Our Global Capital Confidence Barometer shows 52% of technology executives expect to pursue M&A in the next 12 months.
Maintaining the optimism from late 2017, this edition of the Capital Confidence Barometer (CCB) shows that tech sector executives are still projecting a strong M&A outlook for 2018. Overall, 52% of tech executives said they expect to pursue acquisitions within the next 12 months, compared with 57% a year ago. While slightly moderated, dealmaking intentions remained well above the 44% average since 2010, as executives expressed a general sense of confidence about the economy and the sector.
1Q18 saw an 8% increase in the number of announced tech deals and a 74% increase in the average deal value over the prior quarter. While deal value also increased substantially over 1Q17, volume was down 12% year over year.
Large deals are on the rise, as companies pursue bolder transformations and look to pivot to new capabilities. Over two-thirds of execs expect deal pipelines to grow in the coming year, but 85% of them also see M&A market competition heating up, with private equity expected to be the biggest competitor.
Underpinning ongoing dealmaking activity and optimism is continued confidence in the macroeconomic environment, which is seen by 78% of tech execs to be improving. Fifty-three percent of executives see sector growth improving, while 67% see corporate earnings improving.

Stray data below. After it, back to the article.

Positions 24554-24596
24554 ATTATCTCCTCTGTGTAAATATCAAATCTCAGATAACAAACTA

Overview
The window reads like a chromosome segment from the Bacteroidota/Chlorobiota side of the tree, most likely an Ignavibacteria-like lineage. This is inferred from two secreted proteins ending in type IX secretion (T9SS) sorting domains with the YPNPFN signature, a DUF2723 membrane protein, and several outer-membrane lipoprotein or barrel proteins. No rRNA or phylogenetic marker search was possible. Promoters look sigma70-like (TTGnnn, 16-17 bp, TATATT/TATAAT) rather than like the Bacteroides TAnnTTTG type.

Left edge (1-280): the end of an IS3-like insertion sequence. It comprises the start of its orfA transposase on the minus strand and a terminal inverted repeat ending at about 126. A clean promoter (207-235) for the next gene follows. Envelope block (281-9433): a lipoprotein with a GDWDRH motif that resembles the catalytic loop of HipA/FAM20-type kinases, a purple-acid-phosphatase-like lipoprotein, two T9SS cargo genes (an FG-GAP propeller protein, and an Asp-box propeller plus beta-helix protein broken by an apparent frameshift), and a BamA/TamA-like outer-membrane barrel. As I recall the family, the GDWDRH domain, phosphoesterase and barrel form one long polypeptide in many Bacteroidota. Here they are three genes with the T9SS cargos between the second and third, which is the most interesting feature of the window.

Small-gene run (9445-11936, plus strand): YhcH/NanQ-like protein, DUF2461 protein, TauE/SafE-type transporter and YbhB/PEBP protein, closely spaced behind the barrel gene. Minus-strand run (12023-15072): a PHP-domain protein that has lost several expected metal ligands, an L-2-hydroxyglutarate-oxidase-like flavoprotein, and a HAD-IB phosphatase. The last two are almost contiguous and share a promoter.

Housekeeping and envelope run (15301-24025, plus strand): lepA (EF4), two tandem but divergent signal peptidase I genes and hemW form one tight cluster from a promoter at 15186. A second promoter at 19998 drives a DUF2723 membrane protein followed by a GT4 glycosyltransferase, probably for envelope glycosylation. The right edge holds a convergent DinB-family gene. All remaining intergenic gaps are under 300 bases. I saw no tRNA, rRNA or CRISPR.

Although deal volume levels have increased quarter over quarter, they are still lower compared year-over-year. A number of issues may have caused the tempered expectations for today’s tech sector:
- Valuations continue to be rich as competition for quality assets has increased and is not expected to subside.
- The prospects of import tariffs, trade wars and closer government scrutiny of proposed deals have muddled strategies for global growth and profitability — as evidenced by international semiconductor megamergers currently hanging in the balance.
- The social media sector has become enmeshed in privacy issues and regulatory remedies.
The latest CCB captures many of these developments, with regulation and government intervention identified as the biggest risk to dealmaking (42%), while political uncertainty and geopolitical tensions were named as the biggest risk to growth (43%).
Portfolio strategy continues to be top of mind as executives are also looking to future-proof their businesses by divesting non-core assets and those at risk of disruption. EY analysis shows that the number of global tech divestments valued over US$100m grew 20% from 2016 to 2017, following 37% growth a year earlier. In EY’s Technology Global Corporate Divestment Study, 74% of tech executives say they’re planning to divest within the coming year.
With the speed of innovation accelerating and activist shareholders’ focus on divestments (47% of tech executives noted disposal of assets as an expected focus area), M&A will continue to be a tool utilized by many in the sector as they continue to regularly review their portfolios to determine how they need to be structured to compete in today’s digital world.
Compliments of EY, a member of the EACCNY